Plaintiff filed his Complaint with this Court on May 31, 2016, claiming he has exhausted any remedies available to him in the Tribal Court. Id.; Dkt. 13. On September 13, 2016, Defendants Dietz and Evans filed a complaint in the Eighth Judicial District Court, Duschesne County seeking to restrain Plaintiffs conduct and obtain damages and other relief. See Ex. G to Dkt. 12. That matter is currently pending.

         By their motion, Defendants seek dismissal of this action asserting that the Court lacks subject-matter jurisdiction for two, independent reasons: (1) the land involved in the boundary dispute is not Indian Country; and (2) the parties are not Ute Tribe members.


         When seeking dismissal under Rule 12(b)(1) for lack of subject matter jurisdiction, "a party may go beyond allegations contained in the complaint and challenge the facts upon which subject matter jurisdiction depends." Hold v. United States, 46 F.3d 1000, 1002-03 (10th Cir. 1995). "When reviewing a factual attack on subject matter jurisdiction, a district court may not presume the truthfulness of the complaint's factual allegations. A court has wide discretion to allow affidavits, other documents, and a limited evidentiary hearing to resolve disputed jurisdictional facts under Rule 12(b)(1)." Id. See also Muscogee (Creek) Nation v. Oklahoma Tax Com'n, 611 F.3d 1222, 1227 (10th Cir. 2010).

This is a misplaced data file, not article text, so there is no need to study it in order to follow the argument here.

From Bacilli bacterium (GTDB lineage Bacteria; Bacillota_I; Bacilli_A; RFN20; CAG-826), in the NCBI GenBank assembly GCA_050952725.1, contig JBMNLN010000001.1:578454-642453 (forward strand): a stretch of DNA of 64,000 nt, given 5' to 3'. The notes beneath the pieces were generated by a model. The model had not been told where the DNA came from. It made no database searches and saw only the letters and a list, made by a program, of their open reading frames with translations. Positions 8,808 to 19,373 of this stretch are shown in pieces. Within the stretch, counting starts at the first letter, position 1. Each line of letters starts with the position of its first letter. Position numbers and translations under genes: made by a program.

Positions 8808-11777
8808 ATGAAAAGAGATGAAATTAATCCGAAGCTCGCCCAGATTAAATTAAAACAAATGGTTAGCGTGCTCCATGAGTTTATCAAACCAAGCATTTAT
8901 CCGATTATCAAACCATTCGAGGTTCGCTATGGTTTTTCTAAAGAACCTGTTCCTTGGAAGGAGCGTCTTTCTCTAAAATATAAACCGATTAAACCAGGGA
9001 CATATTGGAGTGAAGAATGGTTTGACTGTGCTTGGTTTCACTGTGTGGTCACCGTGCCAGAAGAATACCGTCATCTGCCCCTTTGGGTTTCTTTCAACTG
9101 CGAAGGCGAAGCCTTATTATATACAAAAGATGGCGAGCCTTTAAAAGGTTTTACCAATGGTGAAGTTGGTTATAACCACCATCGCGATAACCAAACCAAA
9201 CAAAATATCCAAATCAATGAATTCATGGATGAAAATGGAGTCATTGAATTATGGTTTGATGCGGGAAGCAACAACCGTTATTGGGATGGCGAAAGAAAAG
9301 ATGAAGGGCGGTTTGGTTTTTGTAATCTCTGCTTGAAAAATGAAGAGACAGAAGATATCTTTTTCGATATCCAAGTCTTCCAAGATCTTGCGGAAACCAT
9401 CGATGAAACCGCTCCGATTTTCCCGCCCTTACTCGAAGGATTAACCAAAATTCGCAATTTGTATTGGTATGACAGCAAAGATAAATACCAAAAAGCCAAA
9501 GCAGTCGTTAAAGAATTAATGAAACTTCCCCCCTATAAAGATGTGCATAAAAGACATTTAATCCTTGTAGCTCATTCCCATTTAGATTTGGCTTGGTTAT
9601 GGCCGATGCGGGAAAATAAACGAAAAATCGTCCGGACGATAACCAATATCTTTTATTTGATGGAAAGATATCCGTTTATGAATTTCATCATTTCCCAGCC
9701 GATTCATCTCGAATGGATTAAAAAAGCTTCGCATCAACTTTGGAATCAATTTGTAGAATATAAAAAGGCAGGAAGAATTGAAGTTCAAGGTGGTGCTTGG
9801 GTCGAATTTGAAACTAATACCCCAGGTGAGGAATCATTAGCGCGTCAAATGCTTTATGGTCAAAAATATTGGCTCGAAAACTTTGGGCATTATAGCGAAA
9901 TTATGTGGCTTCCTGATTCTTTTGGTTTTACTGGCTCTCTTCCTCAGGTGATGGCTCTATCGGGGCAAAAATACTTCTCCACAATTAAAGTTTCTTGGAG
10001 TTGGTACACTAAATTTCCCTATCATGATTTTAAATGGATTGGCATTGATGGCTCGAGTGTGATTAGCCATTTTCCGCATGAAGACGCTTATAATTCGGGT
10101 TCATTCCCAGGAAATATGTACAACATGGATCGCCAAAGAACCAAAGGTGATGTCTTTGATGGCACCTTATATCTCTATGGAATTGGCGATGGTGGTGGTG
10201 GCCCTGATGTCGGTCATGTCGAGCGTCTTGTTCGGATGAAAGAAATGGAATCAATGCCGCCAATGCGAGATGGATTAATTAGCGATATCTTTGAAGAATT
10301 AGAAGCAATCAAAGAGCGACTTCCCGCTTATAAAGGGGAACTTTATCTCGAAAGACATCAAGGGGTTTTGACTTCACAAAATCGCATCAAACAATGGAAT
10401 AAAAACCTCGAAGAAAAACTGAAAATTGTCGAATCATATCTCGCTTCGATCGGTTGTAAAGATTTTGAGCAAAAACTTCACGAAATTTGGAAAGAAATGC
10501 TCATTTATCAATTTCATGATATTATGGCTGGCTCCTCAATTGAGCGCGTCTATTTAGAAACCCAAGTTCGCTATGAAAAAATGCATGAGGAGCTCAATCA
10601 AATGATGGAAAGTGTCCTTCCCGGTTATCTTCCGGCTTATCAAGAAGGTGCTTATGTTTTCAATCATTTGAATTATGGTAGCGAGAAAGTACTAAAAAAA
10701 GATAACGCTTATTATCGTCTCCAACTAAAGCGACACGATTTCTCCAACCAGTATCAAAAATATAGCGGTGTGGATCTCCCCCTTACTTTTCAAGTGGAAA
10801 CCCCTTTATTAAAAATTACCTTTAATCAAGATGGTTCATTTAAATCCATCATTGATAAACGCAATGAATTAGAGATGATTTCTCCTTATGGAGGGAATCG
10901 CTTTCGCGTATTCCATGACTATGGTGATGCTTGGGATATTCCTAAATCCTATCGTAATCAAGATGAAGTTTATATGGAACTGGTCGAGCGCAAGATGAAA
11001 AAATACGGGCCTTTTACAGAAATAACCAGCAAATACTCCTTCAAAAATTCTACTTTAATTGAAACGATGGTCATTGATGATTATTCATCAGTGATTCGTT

A. Historical Background

         In the early 1800s, before the creation of what is now known as the Uintah and Ouray Indian Reservation, a national system emerged for the transfer of federal lands to private citizens. Ex. A to Dkt. 15. The 1820 Sale Act provided that individuals could purchase parcels of government-owned land for $1.25 per acre. Ex. B to Dkt. 15. In 1862, the Homestead Act was signed into law under which settler-farmers who resided on and improved parcels of land for at least five years could submit applications and file for deeds of title. The Homestead Act provided that homesteaders alternatively could commute this process and obtain title sooner by paying the $1.25 per acre under the Sale Act of 1820.

         In 1864, Congress confirmed President Abraham Lincoln's reservation of approximately two million acres of land in the Territory of Utah for Indian settlement and created what is now known as the Uintah and Ouray Indian Reservation ("the Reservation"). See generally, Hagen v. Utah, 510 U.S. 399, 402-408 (1994); Ute Indian Tribe v. Myton, F.3d, No. 15-4080, pp. 3-4, 2016 WL 4502057 (10th Cir. August 29, 2016); Ute Indian Tribe v. State of Utah,716 F.2d 1298-1303-13 (10th Cir. 1983)("C/te IF). The Reservation was set apart for the settlement and occupation of the Indians in the territory.[4] At that time, title to land was not transferred ...